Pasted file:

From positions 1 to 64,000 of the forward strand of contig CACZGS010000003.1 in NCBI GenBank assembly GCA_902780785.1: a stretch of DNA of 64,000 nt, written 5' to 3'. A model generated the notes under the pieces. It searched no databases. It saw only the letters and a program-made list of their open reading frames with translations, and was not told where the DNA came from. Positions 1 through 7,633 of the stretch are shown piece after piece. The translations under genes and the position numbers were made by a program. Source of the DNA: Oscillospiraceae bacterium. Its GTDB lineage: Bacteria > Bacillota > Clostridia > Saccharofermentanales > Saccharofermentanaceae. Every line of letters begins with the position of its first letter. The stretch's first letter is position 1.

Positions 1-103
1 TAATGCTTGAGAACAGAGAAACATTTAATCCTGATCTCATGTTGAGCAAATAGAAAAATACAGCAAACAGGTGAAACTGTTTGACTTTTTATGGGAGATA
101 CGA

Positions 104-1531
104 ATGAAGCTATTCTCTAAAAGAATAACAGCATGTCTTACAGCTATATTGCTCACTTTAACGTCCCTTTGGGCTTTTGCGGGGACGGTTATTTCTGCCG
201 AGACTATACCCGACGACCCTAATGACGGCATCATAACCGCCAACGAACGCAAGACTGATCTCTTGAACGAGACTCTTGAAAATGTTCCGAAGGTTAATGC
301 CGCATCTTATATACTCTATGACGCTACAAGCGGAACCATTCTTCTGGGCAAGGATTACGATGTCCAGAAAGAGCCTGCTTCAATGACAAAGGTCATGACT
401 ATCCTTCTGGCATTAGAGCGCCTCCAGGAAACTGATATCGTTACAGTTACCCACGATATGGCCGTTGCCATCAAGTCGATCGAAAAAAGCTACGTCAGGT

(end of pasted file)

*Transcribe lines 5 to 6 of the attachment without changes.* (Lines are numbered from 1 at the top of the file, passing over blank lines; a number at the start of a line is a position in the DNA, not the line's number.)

Positions 104-1531
104 ATGAAGCTATTCTCTAAAAGAATAACAGCATGTCTTACAGCTATATTGCTCACTTTAACGTCCCTTTGGGCTTTTGCGGGGACGGTTATTTCTGCCG